Child protection

Social protection



Social protection

UNICEF Malawi/2014/Ganesh
© UNICEF Malawi/2014/Ganesh

Social Protection or the National Social Support Programme, has emerged as an effective strategy to reduce poverty and UNICEF recognizes social protection as a fundamental right for children. The National Social Support Programme has the following components: public works, social cash transfers, school meals, micro credit and village lending and saving schemes. Currently the program has been implemented in 7 districts, serving 26,000 ultra-poor households containing 68,425 children of whom 53,615 are orphans. Children make up approximately 65% of the beneficiaries. Given the impact on children, UNICEF will continue to support the Government to scale up the program nation-wide by expanding it to 6 additional districts every year, reaching 700,000 children by 2016.

Additionally, a new Cash Plus model (in which referrals and child protection measures are added to the cash transfer) will be tried out in 3 districts, in order to guarantee that the varied need of children will be served in addition to consumption needs.

Key result

Evidence informed, equity focused and child sensitive operational guidelines, coordination mechanisms, plans and budgets of the National Social Support Programme in place to support implementation of interventions that target the most vulnerable children by 2016.


Malawi has made encouraging progress in economic development and food security with an annual GDP growth of 7.5 per cent and bumper harvests of maize for six successive years since 2006, earning it the reputation of a food secure nation. However, the country is still constrained by rapid population growth rate estimated at 2.8 per cent, limited institutional implementation capacity, and a narrow resource base. Poverty is widespread and is a major cause of much vulnerability among children and women. According to the 2009 Welfare Monitoring Survey, 39 per cent of Malawian households live on less than one dollar per day. Ultra poverty is defined as the inability to meet minimum daily consumption needs, this makes up 15 per cent of the population. Poverty affects children disproportionately, out of 6.8 million children in the country. 4 million are living in poverty, 1.2 million live in the bottom quintile. Global crises such as the HIV and AIDS epidemic, rising fuel and food prices and the world financial crisis of 2008-09 typically have the most severe impact on the poor. In recent years, social protection has emerged as an effective strategy to reduce poverty around the world. Evidence from multiple social protection programmes implemented in Sub-Saharan Africa demonstrate significant impact on poverty reduction and improved human capital development in the areas of health, nutrition, education, food security and livelihood support. UNICEF recognizes social protection as a fundamental right for children and a key policy to support equity and social justice. On its part, the Government of Malawi has prioritized social protection by including it as the second theme in the Malawi Growth and Development Strategy (2006-2010) and it features in the third theme of the draft MGDS II (2011-2016).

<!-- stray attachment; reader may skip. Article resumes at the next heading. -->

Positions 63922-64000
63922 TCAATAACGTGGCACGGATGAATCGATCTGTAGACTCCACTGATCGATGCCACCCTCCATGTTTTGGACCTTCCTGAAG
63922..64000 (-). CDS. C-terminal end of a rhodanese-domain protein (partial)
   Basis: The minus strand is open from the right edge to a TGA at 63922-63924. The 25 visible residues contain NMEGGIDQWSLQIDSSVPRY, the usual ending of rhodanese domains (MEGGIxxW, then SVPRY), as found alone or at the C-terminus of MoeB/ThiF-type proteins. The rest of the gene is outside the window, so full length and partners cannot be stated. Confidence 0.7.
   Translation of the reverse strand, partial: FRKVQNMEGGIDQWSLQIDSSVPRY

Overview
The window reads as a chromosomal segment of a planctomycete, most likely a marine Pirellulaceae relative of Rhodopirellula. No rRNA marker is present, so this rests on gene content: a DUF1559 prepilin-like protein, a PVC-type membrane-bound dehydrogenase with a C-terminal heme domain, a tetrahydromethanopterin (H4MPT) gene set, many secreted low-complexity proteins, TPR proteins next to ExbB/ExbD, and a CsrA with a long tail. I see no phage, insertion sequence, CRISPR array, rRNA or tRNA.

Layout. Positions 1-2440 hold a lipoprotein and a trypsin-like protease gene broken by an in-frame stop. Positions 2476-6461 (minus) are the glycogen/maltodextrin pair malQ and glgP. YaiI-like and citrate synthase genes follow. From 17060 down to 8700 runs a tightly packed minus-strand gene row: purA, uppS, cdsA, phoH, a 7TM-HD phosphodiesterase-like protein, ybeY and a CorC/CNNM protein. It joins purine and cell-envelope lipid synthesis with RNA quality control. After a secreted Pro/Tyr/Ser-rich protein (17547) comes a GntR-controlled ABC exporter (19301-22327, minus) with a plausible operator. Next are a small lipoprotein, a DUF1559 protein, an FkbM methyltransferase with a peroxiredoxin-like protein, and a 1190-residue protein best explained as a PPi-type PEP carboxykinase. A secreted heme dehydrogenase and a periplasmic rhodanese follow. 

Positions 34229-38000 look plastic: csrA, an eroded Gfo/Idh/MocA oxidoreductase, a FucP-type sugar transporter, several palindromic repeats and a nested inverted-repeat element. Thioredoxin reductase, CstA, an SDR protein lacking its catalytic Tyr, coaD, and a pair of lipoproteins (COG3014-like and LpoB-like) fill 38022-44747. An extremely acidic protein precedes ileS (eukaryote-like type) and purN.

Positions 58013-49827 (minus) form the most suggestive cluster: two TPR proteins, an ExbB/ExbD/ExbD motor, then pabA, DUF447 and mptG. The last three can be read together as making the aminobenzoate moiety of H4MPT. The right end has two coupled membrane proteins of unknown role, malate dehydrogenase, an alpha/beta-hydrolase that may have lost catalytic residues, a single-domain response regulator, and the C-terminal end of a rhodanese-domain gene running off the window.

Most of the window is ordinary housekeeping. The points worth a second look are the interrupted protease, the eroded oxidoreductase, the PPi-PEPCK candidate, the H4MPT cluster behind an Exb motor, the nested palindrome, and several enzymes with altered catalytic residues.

Strategies and actions

  1. Advocating for and supporting the government to adopt a social policy and social protection programme for the poorest of the poor;
  2. Reviewing national policies and legislation to ensure they benefit the poor;
  3. Supporting the decentralisation process to ensure that children are prominent in district plans;
  4. Advocating for children to be at the centre of the Malawi Growth and Development Strategy.





Photo essay: Cash transfers for the ultra poor

Learn more about the plight of ultra poor households in Malawi and what UNICEF is doing about it, depicted through photos.

[View photo essay]

VIDEO: Cash transfer programme helps the poorest families in Malawi survive

7 September 2010 - UNICEF correspondent Kusalo Kubwalo reports on a cash transfer programme reaching out to impoverished families in Malawi.

 VIDEO: [Watch]


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